City Councilors Liz Breadon (District 9), Michelle Wu (At-Large), and Andrea Campbell (District 4) are urging the City to consider ways to support the childcare industry during and after COVID-19 to ensure affordable access to care remains available when workers begin to reenter the workforce as the state reopens.
As the coronavirus pandemic continues to shutter businesses for good, the loss of Massachusetts’s childcare facilities would be a devastating blow to an industry that was already in crisis pre-pandemic. The Commonwealth is the second most expensive state in the country for infant care, costing on average $20,913 annually, according to the Economic Policy Institute.
“So we have a crisis on our hands in which families’ access to affordable daycare is under threat,” said Councilor Breadon, pointing to a Brighton childcare center that recently closed permanently.
The restrictive cost of childcare prevents many women from entering or re-entering the workforce. Childcare workers also struggle financially and many would not be able to afford infant care for their own child. Boston’s childcare workforce is 92% women and 40% women of color.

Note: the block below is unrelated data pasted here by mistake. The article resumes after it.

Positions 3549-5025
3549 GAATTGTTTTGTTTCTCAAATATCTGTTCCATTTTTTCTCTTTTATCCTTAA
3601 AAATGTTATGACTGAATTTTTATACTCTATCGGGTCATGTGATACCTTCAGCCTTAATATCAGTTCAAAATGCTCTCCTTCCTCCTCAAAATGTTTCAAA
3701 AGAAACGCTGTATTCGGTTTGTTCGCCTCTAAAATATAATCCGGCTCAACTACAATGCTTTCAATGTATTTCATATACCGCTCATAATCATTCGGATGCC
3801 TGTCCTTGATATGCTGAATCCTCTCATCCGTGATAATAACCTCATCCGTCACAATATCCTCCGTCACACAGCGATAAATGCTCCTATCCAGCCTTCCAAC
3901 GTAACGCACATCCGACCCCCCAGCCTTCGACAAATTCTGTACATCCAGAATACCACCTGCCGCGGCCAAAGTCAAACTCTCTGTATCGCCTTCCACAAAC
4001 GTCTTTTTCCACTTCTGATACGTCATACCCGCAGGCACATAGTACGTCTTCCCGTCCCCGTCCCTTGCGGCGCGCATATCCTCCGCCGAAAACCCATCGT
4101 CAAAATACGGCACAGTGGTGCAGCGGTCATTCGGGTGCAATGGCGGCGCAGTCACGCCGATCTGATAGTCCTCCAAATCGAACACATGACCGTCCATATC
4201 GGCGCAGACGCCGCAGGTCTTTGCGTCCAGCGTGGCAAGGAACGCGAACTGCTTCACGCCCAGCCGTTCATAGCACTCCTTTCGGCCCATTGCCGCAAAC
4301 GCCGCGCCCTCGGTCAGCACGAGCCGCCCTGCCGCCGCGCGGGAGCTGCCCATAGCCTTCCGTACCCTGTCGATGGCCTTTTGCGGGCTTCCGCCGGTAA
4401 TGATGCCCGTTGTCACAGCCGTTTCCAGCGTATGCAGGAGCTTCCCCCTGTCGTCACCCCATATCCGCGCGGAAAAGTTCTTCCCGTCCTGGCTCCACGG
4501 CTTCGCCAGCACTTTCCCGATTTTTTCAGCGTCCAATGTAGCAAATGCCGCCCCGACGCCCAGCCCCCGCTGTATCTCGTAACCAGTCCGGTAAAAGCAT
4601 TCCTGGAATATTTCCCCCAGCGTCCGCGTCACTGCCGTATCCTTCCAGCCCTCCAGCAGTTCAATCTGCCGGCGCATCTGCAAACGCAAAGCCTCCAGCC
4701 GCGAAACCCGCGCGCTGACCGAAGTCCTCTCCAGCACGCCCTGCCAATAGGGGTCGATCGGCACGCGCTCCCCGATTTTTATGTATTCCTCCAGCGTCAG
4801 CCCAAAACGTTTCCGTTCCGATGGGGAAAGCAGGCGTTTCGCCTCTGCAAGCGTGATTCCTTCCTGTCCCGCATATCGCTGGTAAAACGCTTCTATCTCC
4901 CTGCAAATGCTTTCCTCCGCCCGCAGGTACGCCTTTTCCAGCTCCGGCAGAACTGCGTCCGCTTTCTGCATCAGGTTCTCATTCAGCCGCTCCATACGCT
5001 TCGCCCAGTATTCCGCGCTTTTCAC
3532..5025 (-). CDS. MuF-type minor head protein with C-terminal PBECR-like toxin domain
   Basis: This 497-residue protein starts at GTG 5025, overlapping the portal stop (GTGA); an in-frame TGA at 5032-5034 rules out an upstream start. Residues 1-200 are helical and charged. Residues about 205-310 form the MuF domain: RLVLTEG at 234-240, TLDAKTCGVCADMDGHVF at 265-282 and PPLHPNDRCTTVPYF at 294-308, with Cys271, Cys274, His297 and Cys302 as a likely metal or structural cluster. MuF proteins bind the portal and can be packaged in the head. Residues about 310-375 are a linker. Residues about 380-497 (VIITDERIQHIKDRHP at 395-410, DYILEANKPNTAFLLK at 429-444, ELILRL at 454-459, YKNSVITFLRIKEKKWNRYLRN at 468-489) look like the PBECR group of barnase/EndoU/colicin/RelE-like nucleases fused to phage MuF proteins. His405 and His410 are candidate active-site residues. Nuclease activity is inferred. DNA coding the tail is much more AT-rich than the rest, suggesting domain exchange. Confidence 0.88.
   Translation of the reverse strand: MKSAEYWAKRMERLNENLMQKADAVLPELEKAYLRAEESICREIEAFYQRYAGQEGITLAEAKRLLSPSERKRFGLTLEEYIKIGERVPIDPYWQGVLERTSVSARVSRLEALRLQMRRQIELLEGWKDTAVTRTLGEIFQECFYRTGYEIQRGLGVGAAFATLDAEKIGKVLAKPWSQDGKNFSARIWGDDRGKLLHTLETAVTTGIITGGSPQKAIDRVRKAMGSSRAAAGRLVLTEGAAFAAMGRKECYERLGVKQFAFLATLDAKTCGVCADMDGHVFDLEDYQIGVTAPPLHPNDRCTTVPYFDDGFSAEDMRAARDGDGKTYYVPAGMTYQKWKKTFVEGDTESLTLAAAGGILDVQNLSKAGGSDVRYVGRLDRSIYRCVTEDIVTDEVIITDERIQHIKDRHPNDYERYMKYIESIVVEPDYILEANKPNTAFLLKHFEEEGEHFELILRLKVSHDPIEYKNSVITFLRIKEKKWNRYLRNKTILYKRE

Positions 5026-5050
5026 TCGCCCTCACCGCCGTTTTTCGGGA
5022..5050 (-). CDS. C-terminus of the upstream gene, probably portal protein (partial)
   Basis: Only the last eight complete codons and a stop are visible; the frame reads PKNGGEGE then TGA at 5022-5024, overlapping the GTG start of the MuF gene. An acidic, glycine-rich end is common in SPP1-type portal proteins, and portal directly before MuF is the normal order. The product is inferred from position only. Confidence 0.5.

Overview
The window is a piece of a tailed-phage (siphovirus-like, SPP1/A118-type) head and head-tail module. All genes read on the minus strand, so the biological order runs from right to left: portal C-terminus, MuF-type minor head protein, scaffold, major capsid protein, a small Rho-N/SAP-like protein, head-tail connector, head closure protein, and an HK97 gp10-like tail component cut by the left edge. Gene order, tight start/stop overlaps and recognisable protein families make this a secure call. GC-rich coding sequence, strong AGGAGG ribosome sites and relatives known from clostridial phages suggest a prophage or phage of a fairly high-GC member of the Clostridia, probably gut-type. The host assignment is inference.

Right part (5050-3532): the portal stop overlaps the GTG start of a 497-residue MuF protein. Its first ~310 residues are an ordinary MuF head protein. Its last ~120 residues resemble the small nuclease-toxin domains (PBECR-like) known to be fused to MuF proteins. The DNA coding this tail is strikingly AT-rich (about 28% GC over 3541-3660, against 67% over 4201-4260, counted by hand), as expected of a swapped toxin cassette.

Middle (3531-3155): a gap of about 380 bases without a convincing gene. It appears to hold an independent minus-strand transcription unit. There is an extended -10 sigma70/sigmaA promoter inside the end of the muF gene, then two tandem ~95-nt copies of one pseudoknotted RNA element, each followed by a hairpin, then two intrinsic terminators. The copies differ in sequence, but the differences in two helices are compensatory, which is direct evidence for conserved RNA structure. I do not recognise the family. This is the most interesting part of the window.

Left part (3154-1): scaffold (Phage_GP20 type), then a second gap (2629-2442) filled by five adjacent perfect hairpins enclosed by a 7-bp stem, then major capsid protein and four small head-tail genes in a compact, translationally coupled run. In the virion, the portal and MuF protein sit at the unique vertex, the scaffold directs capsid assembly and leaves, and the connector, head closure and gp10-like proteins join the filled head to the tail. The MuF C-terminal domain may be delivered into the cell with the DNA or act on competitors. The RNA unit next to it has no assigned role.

With childcare facilities grappling with reduced capacity restrictions and a lack of government guidance on moving forward with reopening, many fear they’ll be unable to survive. This poses a serious threat to a state already experiencing a childcare crisis.
Before the COVID-19 pandemic, the Commonwealth was experiencing a steady decline in childcare programs, seeing a nearly 25% decrease over a period of four years. In the last ten years, family childcare facilities in Boston have seen a 40% reduction.
Affordable access to childcare in Boston has already proved an obstacle for many Bostonians. Now that childcare centers must reduce their capacity in order to properly socially distance and reduce the risk of spreading the virus, many wonder where people returning to work will send their children.